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students are placed in the alternative programs, other times they have the opportunity to enroll in alternative programs by choice. States or local school districts usually determine the parameters. While alternatives began in the non-public educational arena, at this time they are most often found in the public school system. Though alternatives have been in existence for decades and serve an increasingly large portion of America’s school children, there is little evidence that alternative schools have been studied on a national basis. With few exceptions, alternative schools have most often been examined in statespecific studies that generally investigate only a few schools or programs. Often information about alternatives is embedded in literature on other research areas such as dropout prevention, the education of at-risk students, or school choice. The current state of the knowledge base about alternative schools has implications for policy, practice and future research. The Definitions Though alternatives appear to be a popular form of educational delivery, they differ in their definition and application across the nation, thus making generalizations difficult. The term “alternative school or program” is used generically, but is operationalized quite differently depending upon the state definition. This lack of uniformity created by the very origin of the alternative movement, complicates national examination of the practice and effectiveness of alternative schools and programs. The characteristics of specific alternative programs make it challenging to generalize their effectiveness. Some examples of these characteristics are as follows: • • • enrollment by choice versus school-determined placement; focus on dropout prevention versus broader efforts to re-engage students who are disenfranchised from the traditional system; and long-term versus short-term enrollment.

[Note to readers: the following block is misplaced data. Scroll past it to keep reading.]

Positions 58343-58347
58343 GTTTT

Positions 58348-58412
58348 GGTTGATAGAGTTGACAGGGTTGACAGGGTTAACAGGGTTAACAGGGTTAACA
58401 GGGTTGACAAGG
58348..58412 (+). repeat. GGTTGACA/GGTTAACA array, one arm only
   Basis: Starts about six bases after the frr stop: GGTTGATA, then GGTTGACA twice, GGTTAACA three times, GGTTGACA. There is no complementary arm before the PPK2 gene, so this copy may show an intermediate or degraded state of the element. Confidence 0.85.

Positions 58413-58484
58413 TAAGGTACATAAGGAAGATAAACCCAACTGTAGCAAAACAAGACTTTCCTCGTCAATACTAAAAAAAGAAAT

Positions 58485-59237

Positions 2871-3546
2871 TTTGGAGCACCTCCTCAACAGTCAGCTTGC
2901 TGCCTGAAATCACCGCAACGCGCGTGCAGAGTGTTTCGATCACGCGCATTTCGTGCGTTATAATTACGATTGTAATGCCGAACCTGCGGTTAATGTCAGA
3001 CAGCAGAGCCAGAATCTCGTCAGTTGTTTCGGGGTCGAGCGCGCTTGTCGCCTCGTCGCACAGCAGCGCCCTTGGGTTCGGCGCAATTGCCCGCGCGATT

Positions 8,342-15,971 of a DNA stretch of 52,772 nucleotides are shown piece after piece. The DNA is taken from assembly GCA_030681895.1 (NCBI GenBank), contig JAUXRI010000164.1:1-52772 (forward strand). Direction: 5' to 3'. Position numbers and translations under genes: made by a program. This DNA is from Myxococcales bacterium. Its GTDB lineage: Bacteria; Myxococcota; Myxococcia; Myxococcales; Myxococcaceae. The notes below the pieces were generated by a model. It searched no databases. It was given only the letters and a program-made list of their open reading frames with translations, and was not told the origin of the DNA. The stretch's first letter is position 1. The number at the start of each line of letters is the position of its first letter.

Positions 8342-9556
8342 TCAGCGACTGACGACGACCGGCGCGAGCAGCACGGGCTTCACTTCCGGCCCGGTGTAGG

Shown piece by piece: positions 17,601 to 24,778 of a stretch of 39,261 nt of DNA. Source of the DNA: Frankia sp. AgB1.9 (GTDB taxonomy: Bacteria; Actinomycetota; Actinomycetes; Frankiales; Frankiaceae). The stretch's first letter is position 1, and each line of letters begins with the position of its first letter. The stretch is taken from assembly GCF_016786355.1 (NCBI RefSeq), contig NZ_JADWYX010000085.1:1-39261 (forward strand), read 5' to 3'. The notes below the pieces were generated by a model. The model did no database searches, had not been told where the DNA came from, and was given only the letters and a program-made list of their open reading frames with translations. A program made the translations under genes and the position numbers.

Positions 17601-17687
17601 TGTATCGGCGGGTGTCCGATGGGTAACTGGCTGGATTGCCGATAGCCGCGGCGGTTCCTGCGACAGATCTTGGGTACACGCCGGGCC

The current variability in definition creates a hole in our understanding of an important and apparently well-used model of education and limits our ability to assess the present state and future potential of the option. The research and literature that does attempt to define alternative schools (e.g., Raywid’s three alternative types) may provide a valuable framework for understanding alternatives. However, this is essentially only guesswork until a definitive survey is conducted of alternatives as they currently exist and operate across the nation. The need to document some basic facts about the characteristics of alternative programs nationally and how these characteristics differ depending upon state laws and regulations is apparent. The research need is for a clear, precise delineation of the types of programs and services available across the nation so the important task of determining their effectiveness can begin. Student Characteristics The literature suggests that present-day alternatives are typically serving students who are at risk for school failure or are disenfranchised from the traditional school system. Again, this